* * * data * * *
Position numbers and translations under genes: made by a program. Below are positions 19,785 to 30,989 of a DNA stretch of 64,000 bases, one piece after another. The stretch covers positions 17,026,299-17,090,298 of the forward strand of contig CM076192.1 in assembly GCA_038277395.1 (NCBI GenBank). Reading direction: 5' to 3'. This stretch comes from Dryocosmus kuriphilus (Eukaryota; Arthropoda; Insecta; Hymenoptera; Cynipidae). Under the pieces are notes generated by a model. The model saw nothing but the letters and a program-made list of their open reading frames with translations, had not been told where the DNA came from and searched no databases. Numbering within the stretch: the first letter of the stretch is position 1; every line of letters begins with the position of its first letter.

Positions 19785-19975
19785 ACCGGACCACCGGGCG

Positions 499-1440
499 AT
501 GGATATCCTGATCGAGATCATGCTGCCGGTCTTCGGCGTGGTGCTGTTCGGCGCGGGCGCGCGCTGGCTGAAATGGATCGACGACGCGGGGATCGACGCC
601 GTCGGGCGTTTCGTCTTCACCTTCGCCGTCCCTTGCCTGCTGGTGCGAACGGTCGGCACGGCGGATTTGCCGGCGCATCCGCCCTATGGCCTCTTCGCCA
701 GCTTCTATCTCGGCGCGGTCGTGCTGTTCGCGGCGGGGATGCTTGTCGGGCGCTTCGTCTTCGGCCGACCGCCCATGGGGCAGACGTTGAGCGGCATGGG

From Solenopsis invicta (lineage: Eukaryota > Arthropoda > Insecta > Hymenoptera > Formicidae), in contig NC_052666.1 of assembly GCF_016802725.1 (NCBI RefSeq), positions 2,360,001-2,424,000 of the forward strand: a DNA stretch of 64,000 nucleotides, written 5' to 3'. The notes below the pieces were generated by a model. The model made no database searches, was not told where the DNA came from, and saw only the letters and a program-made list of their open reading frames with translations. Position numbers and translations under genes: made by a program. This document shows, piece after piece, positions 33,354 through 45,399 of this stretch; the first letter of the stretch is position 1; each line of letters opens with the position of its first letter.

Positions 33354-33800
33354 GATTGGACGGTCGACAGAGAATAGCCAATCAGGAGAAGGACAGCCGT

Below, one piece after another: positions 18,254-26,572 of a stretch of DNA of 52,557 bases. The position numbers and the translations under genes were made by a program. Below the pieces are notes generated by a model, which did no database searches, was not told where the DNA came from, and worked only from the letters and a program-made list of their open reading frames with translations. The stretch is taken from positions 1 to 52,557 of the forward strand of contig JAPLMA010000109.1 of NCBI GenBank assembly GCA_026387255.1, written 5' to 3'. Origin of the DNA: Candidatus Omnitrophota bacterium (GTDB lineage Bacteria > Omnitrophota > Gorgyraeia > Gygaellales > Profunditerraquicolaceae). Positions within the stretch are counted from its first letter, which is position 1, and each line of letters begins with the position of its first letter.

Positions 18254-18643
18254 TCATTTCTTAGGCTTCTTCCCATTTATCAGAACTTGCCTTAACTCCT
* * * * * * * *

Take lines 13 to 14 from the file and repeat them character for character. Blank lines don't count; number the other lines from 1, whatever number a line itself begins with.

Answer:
Positions 18254-18643
18254 TCATTTCTTAGGCTTCTTCCCATTTATCAGAACTTGCCTTAACTCCT